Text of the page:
Study links babies’ birth weight to risk of breast cancer in moms

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Monica Richardson is anxiously awaiting her first baby and says, “I'm just excited to see him, see his face.”

Of course, Monica wants her baby to be born in a healthy weight range, but doctors say that how much a baby weighs can also impact the mother.

A new study done by the University of Texas says mothers delivering babies that weigh more than eight and a quarter pounds have double the risk of developing breast cancer. 

Dr. Reid Goodman of Mile High OB/GYN Associates in Cherry Creek explains that bigger babies can create a higher amount of the hormone estrogen in the mother’s bloodstream and adds, “With a higher birth weight baby there's a higher level of hormone and breast cancers can be, but not always, hormone dependent.”

Dr. Goodman warns that women who have had larger babies in the past shouldn’t panic and says, “I  think what they need to do is have it in the back of their mind but at this point I don't think there's any need to do mammograms any earlier.”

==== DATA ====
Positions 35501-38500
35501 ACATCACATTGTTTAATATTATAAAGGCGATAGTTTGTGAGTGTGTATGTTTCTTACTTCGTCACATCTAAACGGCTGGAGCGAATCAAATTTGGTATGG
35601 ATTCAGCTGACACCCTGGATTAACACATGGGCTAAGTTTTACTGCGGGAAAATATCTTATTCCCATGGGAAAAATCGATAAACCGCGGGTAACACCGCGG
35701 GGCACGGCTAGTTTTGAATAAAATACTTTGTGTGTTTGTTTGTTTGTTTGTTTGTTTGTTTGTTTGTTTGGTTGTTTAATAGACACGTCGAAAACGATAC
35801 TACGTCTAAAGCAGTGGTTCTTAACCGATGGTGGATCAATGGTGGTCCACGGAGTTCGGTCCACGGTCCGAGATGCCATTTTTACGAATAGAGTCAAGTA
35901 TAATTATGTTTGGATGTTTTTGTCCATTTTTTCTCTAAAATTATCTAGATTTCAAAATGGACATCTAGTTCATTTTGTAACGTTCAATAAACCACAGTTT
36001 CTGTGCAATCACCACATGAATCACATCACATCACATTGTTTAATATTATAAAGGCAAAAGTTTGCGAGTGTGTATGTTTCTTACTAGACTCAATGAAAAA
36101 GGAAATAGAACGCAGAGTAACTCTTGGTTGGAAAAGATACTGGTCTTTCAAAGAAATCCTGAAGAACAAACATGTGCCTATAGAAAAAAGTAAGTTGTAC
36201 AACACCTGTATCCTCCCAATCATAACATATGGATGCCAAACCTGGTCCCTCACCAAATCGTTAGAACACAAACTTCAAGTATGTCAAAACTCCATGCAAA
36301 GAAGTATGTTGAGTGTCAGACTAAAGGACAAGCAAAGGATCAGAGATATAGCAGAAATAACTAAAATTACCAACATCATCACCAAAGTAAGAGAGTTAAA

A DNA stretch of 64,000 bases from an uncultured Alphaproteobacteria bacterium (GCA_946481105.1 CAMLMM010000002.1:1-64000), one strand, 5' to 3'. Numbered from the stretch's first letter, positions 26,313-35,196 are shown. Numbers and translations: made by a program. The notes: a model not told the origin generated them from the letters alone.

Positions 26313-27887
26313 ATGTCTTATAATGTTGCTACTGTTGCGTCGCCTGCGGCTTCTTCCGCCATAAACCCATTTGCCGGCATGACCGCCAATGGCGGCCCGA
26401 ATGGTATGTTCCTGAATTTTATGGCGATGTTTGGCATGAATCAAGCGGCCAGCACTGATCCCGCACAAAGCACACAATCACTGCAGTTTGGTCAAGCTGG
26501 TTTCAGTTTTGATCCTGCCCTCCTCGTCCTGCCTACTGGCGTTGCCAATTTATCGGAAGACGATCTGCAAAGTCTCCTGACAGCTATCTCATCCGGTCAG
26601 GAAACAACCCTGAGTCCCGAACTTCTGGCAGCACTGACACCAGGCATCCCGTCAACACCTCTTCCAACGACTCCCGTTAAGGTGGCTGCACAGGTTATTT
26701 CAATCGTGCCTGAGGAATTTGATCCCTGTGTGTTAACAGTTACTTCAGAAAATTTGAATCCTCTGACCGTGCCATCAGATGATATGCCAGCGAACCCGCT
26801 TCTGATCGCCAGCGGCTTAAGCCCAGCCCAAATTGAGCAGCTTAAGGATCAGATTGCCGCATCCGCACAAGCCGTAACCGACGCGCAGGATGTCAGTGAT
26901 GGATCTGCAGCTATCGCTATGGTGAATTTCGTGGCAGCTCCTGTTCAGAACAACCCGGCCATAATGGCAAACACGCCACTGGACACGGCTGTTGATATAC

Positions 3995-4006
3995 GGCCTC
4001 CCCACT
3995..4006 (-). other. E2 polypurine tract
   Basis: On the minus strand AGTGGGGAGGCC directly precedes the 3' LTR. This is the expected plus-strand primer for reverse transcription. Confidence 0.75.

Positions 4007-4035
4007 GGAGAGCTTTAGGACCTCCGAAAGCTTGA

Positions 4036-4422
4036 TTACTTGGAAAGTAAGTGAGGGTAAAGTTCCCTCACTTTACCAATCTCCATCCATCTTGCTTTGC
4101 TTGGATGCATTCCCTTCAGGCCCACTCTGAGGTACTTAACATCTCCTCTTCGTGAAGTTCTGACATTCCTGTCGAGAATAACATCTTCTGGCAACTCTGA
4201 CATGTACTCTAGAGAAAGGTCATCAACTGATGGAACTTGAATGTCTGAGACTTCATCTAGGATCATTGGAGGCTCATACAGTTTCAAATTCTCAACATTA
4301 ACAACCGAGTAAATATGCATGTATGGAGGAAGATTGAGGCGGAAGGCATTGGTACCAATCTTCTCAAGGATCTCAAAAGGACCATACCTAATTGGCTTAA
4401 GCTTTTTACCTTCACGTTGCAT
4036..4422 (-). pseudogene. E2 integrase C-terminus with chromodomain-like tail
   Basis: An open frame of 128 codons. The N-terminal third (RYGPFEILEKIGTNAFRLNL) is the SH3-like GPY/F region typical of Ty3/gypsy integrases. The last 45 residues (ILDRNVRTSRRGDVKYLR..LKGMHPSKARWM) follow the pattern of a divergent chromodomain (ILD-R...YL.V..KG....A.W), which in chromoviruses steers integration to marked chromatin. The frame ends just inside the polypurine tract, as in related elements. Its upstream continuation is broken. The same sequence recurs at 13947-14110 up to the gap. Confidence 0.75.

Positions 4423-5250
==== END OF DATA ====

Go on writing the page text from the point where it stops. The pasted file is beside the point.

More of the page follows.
Although more studies are likely to be done on how the possible link between birth weight and breast cancer affects different types of women, doctors say any additional information is helpful in the prevention of disease.

Dr. Goodman agrees saying, “This is another way we can be proactive in terms of taking care of women and women taking care of themselves in the future.”

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